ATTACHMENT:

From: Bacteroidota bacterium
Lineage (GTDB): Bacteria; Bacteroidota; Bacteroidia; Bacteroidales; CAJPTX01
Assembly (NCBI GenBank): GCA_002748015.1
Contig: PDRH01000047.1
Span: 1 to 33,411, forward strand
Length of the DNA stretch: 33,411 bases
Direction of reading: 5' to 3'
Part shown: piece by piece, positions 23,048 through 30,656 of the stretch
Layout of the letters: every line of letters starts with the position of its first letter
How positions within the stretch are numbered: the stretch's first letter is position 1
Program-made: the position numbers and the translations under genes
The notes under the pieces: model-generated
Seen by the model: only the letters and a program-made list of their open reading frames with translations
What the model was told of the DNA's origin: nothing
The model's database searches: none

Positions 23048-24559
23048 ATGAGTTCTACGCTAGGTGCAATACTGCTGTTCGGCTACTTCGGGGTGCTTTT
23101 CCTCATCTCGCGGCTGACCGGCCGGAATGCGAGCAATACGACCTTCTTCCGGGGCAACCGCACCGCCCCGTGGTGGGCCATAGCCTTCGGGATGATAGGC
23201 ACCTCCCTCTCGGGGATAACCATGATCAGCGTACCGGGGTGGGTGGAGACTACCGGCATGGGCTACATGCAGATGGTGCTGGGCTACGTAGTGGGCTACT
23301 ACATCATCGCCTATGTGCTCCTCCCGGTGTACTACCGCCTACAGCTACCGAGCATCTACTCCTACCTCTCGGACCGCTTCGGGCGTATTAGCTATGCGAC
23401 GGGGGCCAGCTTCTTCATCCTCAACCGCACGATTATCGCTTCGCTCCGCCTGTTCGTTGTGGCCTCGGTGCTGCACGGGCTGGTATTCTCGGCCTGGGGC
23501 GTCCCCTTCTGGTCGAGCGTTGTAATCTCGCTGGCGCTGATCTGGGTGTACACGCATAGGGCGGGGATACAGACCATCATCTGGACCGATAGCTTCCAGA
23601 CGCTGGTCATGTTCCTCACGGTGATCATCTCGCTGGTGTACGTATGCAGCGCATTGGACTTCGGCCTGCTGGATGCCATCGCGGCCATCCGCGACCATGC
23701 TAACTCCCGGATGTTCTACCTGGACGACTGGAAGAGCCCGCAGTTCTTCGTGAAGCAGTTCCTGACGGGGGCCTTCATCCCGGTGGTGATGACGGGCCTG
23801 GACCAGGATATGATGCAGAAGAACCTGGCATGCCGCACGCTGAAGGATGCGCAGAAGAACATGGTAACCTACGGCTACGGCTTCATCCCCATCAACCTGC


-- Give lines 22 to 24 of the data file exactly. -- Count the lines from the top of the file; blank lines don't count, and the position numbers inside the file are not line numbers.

23501 GTCCCCTTCTGGTCGAGCGTTGTAATCTCGCTGGCGCTGATCTGGGTGTACACGCATAGGGCGGGGATACAGACCATCATCTGGACCGATAGCTTCCAGA
23601 CGCTGGTCATGTTCCTCACGGTGATCATCTCGCTGGTGTACGTATGCAGCGCATTGGACTTCGGCCTGCTGGATGCCATCGCGGCCATCCGCGACCATGC
23701 TAACTCCCGGATGTTCTACCTGGACGACTGGAAGAGCCCGCAGTTCTTCGTGAAGCAGTTCCTGACGGGGGCCTTCATCCCGGTGGTGATGACGGGCCTG